The meaning of the term ‘literacy’ appears to live something of a dichotomous existence. While superficially it is a word widely understood and used by the public, ‘literacy’ lives a double life as the subject of intense academic debate that aims to attach a concrete definition to what is a complex, dynamic and often mercurial concept.
The idea of the word ‘literate’ coming to refer to those with the ability to read and write, the definition that’s perhaps most popularly attached to the word today, is actually a relatively recent phenomenon. Until the late nineteenth century ‘literate’ was used as a way to describe those who were familiar with literature or were generally well-educated or read. Since then the word’s meaning has morphed to become more inclusive and perhaps convoluted, reflecting the intense academic debate that has taken place throughout the twentieth and twenty-first centuries in an effort to define and redefine the term. Scholars have used the term ‘literate’ to describe, not only the autonomous skills characterised as forming an integral part of literacy, such as writing and numeracy, but the application of such skills and how their acquisition affects learning processes.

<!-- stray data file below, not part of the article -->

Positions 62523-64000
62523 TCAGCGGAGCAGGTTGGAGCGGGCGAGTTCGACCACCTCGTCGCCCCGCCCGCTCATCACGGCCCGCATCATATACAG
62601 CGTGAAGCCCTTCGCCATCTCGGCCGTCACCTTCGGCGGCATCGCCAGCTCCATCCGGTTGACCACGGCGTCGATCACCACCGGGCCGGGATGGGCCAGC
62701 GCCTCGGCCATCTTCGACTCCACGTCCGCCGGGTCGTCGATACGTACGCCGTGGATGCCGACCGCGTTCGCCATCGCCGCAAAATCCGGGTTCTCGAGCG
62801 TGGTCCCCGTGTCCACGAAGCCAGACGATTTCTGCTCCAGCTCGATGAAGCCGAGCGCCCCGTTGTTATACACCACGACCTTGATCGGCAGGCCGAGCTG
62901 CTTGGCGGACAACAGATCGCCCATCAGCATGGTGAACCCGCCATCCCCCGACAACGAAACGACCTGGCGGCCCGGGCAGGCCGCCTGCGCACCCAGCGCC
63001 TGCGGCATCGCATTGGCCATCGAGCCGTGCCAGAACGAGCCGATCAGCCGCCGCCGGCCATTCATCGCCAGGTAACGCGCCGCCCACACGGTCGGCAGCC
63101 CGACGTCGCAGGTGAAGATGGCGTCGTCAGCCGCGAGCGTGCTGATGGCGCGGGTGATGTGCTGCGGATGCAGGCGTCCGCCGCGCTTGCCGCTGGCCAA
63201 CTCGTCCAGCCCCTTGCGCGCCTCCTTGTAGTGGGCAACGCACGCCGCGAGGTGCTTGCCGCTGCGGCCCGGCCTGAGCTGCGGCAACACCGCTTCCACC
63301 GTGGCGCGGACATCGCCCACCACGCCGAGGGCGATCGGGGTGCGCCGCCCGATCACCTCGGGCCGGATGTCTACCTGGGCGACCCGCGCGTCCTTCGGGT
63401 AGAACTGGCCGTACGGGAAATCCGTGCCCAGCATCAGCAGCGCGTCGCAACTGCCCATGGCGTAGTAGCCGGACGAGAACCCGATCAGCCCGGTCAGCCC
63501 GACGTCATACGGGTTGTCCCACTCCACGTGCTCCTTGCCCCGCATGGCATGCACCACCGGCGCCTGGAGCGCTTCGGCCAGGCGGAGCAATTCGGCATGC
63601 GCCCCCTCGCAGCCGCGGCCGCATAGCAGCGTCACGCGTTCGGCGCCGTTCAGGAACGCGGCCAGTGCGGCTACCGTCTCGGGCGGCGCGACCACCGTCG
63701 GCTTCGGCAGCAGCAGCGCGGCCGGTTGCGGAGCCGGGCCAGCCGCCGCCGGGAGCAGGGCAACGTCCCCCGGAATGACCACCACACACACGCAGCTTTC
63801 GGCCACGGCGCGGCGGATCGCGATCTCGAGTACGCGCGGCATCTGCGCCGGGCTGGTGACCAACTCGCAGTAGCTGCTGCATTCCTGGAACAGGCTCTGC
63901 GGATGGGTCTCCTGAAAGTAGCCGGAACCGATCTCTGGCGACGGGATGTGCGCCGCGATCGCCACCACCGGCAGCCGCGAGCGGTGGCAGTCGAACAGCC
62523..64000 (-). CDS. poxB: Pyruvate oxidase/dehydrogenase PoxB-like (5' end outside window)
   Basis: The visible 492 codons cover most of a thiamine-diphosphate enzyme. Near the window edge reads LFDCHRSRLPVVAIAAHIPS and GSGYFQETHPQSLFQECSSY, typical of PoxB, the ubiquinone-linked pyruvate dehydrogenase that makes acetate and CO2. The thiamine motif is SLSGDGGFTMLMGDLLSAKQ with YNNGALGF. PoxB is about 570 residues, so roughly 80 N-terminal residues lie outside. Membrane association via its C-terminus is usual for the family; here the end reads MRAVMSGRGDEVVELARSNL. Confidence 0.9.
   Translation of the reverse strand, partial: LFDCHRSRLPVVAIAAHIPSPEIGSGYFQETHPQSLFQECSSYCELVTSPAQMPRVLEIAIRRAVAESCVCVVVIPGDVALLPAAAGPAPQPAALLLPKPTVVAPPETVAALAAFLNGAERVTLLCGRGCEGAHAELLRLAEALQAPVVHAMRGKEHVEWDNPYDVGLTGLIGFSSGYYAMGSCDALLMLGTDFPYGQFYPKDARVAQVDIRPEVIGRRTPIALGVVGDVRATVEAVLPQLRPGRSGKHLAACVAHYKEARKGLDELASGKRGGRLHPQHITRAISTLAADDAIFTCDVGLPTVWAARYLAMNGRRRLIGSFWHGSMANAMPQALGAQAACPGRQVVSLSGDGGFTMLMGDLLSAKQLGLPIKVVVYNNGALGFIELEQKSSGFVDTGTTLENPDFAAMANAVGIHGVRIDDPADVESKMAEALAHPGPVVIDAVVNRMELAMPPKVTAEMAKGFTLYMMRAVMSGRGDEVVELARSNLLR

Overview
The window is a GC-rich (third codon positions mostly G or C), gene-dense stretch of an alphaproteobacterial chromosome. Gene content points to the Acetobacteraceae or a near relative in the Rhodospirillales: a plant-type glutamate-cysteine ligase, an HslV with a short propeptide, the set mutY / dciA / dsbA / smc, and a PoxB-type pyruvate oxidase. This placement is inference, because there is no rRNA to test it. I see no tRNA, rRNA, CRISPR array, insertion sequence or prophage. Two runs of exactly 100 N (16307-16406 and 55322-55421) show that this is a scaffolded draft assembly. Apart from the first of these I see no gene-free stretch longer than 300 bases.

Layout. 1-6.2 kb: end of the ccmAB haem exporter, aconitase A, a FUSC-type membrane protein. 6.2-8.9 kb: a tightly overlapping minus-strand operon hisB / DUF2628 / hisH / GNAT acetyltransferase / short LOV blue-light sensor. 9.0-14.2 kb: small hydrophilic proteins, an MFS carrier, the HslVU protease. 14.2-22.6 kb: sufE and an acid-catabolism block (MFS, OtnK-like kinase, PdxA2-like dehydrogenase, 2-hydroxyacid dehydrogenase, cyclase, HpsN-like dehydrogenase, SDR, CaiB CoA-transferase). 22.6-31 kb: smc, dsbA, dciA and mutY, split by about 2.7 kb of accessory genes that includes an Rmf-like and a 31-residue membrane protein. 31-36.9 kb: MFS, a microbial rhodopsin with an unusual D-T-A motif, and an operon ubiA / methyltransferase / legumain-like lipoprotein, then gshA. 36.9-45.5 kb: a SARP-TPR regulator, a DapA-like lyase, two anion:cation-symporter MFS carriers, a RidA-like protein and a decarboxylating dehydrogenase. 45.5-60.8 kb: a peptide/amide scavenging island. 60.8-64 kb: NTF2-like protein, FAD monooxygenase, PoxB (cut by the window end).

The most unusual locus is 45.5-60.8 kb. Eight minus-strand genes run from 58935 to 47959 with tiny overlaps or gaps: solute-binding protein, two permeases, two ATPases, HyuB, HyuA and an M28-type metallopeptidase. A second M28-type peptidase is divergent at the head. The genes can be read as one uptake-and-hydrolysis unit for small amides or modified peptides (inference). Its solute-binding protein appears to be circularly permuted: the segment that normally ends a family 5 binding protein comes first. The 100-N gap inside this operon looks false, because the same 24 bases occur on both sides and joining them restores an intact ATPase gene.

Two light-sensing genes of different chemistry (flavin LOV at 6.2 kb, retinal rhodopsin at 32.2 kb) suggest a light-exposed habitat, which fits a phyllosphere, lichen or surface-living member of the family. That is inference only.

The United Nations Educational, Scientific and Cultural Organization (UNESCO) regards ‘literacy’, in an attempt to recognise the diversity of definitions attributed to the term, as being beyond simply “the set of technical skills of reading, writing and calculating . . . to a plural notion encompassing the manifold of meanings and dimensions of these undeniably vital competencies. Such a view, responding to recent economic, political and social transformations, including globalization, and the advancement of information and communication technologies, recognizes that there are many practices of literacy embedded in different cultural processes, personal circumstances and collective structures”.
‘Literacy’, throughout history and across societies, has encapsulated a varying range of skills and erudition, but its antonym, ‘illiteracy’, has always been synonymous with disadvantage. It is this definition that, perhaps, elucidates the concept best.
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